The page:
How big an achievement it was? Hunter was about to find out. Accolades poured from all over the world, even as the game petered to a finish with Zimbabwe falling well short and Ireland sealing the series 3-1.
“I found out about the record during the innings break but didn’t fully understand how big it was until after the game.”
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Mithali Raj, whose record Hunter had stolen, was amongst those who showed their appreciation of the new prodigy in town.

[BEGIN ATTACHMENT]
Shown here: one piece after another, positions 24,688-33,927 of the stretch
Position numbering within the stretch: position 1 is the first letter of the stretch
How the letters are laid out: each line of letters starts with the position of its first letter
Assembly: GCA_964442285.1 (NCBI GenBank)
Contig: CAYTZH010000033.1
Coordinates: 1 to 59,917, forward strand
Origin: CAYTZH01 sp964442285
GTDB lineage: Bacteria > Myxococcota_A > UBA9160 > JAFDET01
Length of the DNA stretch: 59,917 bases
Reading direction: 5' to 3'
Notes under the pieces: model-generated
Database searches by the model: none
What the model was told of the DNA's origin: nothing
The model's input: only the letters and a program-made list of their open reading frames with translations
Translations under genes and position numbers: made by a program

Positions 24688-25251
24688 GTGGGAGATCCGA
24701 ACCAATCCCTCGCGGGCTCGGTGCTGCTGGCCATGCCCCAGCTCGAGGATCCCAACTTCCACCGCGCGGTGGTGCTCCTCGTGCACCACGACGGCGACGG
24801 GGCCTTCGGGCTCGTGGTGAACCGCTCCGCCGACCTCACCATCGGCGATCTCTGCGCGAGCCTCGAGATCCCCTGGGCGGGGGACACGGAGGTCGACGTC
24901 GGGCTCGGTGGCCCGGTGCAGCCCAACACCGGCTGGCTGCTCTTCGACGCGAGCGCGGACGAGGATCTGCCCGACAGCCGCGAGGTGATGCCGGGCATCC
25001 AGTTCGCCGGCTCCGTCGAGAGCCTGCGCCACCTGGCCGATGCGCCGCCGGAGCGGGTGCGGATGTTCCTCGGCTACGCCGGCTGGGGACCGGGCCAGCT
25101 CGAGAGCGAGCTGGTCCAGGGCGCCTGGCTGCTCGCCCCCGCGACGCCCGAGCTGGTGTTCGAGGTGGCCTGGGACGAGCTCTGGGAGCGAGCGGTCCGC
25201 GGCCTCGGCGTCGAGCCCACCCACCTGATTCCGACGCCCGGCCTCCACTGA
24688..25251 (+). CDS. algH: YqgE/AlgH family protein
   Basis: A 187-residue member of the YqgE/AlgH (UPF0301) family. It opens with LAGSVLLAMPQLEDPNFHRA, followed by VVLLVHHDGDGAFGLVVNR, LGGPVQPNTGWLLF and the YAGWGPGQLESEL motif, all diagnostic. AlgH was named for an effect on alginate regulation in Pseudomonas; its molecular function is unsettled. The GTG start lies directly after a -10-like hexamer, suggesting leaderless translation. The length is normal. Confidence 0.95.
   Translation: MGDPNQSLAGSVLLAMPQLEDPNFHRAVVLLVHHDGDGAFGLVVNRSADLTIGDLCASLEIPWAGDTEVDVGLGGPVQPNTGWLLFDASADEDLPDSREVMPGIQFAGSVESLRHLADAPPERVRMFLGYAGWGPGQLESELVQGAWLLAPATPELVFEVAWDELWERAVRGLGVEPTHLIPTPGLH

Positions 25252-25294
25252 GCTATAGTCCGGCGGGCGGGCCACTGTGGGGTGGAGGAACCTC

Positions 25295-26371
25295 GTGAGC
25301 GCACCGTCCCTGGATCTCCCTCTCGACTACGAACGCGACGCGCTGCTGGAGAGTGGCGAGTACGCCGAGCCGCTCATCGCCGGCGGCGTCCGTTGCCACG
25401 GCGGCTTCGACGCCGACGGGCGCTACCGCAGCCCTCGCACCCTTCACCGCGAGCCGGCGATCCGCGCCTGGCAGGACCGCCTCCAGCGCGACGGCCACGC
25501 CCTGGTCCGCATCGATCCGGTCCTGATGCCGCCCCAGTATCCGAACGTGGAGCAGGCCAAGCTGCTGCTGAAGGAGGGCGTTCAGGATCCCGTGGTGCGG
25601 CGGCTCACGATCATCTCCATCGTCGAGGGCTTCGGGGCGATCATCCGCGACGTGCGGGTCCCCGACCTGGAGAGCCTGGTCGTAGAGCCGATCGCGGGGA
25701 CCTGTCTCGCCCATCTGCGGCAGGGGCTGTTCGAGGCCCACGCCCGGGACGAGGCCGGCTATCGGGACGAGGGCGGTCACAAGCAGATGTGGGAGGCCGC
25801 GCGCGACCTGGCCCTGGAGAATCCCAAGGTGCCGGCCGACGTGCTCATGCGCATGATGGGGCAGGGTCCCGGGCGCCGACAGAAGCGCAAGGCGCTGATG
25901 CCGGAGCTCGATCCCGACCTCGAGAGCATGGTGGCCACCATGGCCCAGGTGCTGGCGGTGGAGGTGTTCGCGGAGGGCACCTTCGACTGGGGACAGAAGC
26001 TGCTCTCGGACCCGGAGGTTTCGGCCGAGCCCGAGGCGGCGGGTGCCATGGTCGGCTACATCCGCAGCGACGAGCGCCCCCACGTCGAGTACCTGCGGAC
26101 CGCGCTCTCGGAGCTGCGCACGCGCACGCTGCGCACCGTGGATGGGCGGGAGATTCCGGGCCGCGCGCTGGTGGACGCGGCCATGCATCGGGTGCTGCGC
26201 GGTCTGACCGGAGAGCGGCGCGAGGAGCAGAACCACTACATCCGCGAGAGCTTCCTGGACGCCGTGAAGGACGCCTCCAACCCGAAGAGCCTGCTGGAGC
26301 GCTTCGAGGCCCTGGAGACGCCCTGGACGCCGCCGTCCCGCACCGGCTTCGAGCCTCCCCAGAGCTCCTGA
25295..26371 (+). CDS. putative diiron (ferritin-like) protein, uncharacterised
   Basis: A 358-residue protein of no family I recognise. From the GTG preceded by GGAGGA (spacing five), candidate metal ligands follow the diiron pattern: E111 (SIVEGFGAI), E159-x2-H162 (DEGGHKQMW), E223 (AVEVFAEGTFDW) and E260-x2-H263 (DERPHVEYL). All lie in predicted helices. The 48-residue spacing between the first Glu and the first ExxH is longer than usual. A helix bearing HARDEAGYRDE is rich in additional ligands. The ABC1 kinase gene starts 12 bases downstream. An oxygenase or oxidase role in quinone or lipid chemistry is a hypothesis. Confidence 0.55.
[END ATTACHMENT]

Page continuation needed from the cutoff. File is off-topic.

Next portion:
“It is quite surreal to be honest, I have grown up watching Mithali Raj on TV. So, for her to tweet about me was an incredible feeling,” she says.
What followed was a flurry of interviews, even as the plaudits never died down. Overwhelming for one so young, you’d think, but like the hiccups in her first few innings, Amy Hunter just took it in her stride. After all, life is easy when you’re 16… And it seems, so is international cricket!
“It definitely hasn’t sunk in yet and I don’t think it will for quite a while! I had hardly done one interview before, so it was quite a shock to do all the ones that followed,” says Hunter.
“It is not something that I ever would have expected and while it was an amazing experience, it was definitely new territory and unlike anything I had experienced before. It was definitely a day I will cherish forever and never forget.”